Texas data center lassos IT power
- By Wilson P. Dizard III
- Sep 16, 2003
The Texas Information Resources Department plans to expand the activities of the State Data Center in San Angelo by adding more agencies to the outsourced services facility and increasing computing power.
Jimmy Jean, the data center's project manager, said the largest state agencies using the center are the Criminal Justice, Education, and Mental Health and Mental Retardation departments, the Office of Attorney General Child Support Division, and Workers Compensation and Alcohol and Beverage commissions. These agencies all run IBM MVS 390 mainframe applications.
In addition, 'we have a number of client-server applications for the Health and Human Services Commission and the Workforce Commission, as well as the parks and wildlife' agency, Jean said. Together with cities, boards, universities, hospitals and other agencies, more than 60 state entities use the center.
The data center belongs to the state and is operated by Northrop Grumman Corp.'s IT division. It began operations in January 1997.
The center has seven mainframes, as well as 115 servers running Microsoft Windows NT and Unix. Its mainframe processing power totals 2 billion instructions per second, and the center will expand to more than 3,000 MIPS by the end of this year, according to Northrop GrummanPlenty of room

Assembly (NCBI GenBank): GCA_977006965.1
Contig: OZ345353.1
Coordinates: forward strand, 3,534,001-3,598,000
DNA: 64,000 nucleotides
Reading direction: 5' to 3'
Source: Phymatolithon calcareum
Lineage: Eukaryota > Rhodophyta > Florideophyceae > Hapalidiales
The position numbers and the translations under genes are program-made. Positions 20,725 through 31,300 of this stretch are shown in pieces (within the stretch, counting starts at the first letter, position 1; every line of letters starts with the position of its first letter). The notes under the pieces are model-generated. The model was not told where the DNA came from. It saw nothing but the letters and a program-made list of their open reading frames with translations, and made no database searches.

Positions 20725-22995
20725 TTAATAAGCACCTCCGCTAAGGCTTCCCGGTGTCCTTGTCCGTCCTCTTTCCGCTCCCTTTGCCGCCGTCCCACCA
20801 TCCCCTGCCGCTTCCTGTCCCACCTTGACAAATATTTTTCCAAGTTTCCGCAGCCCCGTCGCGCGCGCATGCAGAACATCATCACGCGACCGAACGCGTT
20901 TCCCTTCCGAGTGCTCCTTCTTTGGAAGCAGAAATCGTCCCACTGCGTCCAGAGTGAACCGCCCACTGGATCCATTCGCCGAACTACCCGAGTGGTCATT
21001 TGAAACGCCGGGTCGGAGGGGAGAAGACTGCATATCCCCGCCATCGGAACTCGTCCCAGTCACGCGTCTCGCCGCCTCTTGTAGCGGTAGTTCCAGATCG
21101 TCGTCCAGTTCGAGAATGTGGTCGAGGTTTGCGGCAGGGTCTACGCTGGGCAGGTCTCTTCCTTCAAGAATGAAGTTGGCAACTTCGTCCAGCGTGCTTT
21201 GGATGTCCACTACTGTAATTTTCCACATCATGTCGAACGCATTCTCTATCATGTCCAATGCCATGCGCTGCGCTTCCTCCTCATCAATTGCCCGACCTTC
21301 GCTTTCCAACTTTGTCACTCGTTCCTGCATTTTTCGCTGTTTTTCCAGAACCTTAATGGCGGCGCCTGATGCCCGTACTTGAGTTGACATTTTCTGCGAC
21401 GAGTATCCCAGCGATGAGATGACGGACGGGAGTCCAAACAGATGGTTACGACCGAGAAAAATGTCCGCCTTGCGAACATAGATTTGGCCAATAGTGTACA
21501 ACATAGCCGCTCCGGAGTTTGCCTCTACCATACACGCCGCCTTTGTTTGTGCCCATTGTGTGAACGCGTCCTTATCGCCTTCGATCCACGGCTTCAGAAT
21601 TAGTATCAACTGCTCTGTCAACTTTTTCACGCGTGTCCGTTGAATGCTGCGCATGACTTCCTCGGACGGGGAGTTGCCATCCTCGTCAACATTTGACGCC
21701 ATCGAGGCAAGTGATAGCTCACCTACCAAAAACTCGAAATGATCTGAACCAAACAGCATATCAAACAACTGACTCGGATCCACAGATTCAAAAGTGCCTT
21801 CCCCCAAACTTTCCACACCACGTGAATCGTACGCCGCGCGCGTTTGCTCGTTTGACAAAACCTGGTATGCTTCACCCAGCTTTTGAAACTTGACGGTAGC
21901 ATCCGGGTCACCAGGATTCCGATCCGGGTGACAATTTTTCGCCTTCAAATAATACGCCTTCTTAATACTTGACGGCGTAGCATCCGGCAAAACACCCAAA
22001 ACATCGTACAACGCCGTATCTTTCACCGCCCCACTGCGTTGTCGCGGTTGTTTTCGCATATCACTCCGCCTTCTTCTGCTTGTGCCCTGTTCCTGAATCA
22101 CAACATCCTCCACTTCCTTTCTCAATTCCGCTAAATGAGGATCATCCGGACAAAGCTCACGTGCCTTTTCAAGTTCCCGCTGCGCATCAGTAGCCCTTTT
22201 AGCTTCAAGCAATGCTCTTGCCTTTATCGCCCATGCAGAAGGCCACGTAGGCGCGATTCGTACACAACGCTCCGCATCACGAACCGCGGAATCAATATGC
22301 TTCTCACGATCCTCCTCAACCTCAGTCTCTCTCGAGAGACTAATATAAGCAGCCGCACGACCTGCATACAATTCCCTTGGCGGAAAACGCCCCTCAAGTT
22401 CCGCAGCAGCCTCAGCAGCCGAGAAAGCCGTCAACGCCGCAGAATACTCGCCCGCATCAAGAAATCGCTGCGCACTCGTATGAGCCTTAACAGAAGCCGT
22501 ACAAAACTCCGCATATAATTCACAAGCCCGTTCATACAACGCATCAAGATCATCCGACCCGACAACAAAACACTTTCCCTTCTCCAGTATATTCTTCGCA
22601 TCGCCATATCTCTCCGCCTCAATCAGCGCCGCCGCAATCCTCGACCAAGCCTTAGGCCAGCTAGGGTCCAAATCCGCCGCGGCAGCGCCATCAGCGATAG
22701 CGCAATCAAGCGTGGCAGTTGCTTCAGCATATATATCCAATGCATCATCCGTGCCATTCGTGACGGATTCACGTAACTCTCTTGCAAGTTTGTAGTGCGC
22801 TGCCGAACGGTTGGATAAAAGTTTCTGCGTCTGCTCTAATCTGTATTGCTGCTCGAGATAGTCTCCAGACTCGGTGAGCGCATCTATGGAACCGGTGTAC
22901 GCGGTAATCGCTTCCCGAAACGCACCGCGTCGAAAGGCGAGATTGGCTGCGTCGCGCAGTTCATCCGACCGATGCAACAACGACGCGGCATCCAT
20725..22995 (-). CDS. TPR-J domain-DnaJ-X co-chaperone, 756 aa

The center has 9.7T of storage for mainframe users, as well as 15.5T of storage for other users.
The center provides a help desk, disaster recovery, Web services, networking support, seat management and systems administration.
The center uses CA-Unicenter from Computer Associates International Inc. to monitor all systems and data backup software from Veritas Software Corp. of Mountain View, Calif.
The state's contract with Northrop Grumman is worth approximately $500 million, Jean said.
The purpose of the data center is to achieve economies of scale in buying computing resources, as well as increased service levels. 'It has probably been a 10 percent savings to the state,' Jean said.
Individual agencies that use the center pay for its services either at a flat rate or on the basis of computing resources consumed, via supplemental agreements.
'We continue to update the technology,' Jean said.
In about two years, his department will rebid the contract for the data center and seek a new pact either with Northrop Grumman or another vendor, Jean said.
Texas still has several agencies that maintain their own data centers.
State officials conduct reviews to evaluate the cost of maintaining those independent centers against the cost of consolidating the work in the state data center, Jean said.
The state's Legislative Budget Board makes the final decision as to which agencies switch their computing work to the center.
'The state has more than 200 agencies, but some of them are small and have no IT functions,' Jean said, speaking of the potential for expanding the operations at the center. 'The agencies to be added have not been decided specifically.'